Predictor of obesity

Anxiety, depression in girls can lead to weight problems

Women are at greater risk for obesity if they have a history of anxiety disorders or depression, particularly at a young age, according to research done at Tufts.

In a study that followed 820 men and women from childhood through young adulthood, scientists found that women with a history of either depression or anxiety—or both, in many cases—tended to gain more weight over time. For example, a 30-year-old woman whose depression was first recognized at age 14 weighed, on average, 10 to 15 pounds more than a similar woman with no history of depression. The weight difference was smaller when the depression was diagnosed at age 18.

Anxiety disorders were associated with women weighing an extra six to 12 pounds by adulthood, regardless of their age at diagnosis. In contrast, depression and anxiety disorders did not seem to affect men’s weight gain, the researchers found.

The research was reported in the March issue of the Archives of Pediatrics & Adolescent Medicine.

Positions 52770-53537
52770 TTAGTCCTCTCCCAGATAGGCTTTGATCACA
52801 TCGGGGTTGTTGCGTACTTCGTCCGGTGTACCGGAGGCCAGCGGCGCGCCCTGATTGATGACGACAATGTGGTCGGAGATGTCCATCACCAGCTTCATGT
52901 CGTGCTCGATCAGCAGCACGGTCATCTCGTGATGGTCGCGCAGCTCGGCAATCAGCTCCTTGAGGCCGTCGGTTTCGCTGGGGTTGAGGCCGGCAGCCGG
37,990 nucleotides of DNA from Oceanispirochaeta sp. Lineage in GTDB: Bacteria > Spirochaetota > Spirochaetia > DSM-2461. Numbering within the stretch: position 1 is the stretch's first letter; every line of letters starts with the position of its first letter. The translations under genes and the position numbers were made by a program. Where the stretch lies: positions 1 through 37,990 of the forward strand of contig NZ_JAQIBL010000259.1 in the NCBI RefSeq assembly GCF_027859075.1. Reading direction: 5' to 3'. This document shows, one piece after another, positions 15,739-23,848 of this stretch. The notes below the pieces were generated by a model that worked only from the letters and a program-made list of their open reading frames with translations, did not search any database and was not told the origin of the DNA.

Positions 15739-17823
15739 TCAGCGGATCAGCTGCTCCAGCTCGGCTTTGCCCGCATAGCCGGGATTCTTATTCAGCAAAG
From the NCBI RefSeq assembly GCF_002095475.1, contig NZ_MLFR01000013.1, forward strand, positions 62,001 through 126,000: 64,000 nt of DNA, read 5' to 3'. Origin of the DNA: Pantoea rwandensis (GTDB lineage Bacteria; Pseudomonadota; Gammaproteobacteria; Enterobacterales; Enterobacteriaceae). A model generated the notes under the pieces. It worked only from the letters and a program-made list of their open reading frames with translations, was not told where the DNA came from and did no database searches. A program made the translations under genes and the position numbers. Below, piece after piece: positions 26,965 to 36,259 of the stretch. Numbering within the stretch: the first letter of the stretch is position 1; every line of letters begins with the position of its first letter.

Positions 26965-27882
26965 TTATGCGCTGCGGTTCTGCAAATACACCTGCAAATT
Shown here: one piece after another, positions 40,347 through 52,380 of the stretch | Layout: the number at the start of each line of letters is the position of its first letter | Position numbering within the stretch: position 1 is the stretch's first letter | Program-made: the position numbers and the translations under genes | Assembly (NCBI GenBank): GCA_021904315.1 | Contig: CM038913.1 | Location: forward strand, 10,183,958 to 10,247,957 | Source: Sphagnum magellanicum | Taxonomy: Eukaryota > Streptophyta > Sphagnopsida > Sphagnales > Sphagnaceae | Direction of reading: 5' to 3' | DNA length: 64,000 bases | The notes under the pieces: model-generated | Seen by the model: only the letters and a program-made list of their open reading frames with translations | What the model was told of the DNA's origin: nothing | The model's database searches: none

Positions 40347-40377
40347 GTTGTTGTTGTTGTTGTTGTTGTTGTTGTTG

Though the weight difference linked to depression and anxiety was not enormous, the extra pounds could lead to obesity in some women, said lead study author Sarah E. Anderson, N04, a Ph.D. student at the Friedman School of Nutrition Science and Policy who worked with Aviva Must, associate professor of public health and family medicine at Tufts, on the project.

The researchers concluded that treating young women for anxiety and depression could help prevent obesity in some of them later on, although they said more research is needed to confirm that depression and anxiety are, in fact, causing the excess weight gain.

Previous studies have already determined that is the case, Anderson told Reuters Health. Some people respond to depression by overeating, essentially self-medicating with food, she said.

One explanation for the gender difference, Anderson told Reuters Health, could be that women are more likely than men to have depression symptoms that can contribute to weight gain—including increased appetite and excessive sleeping.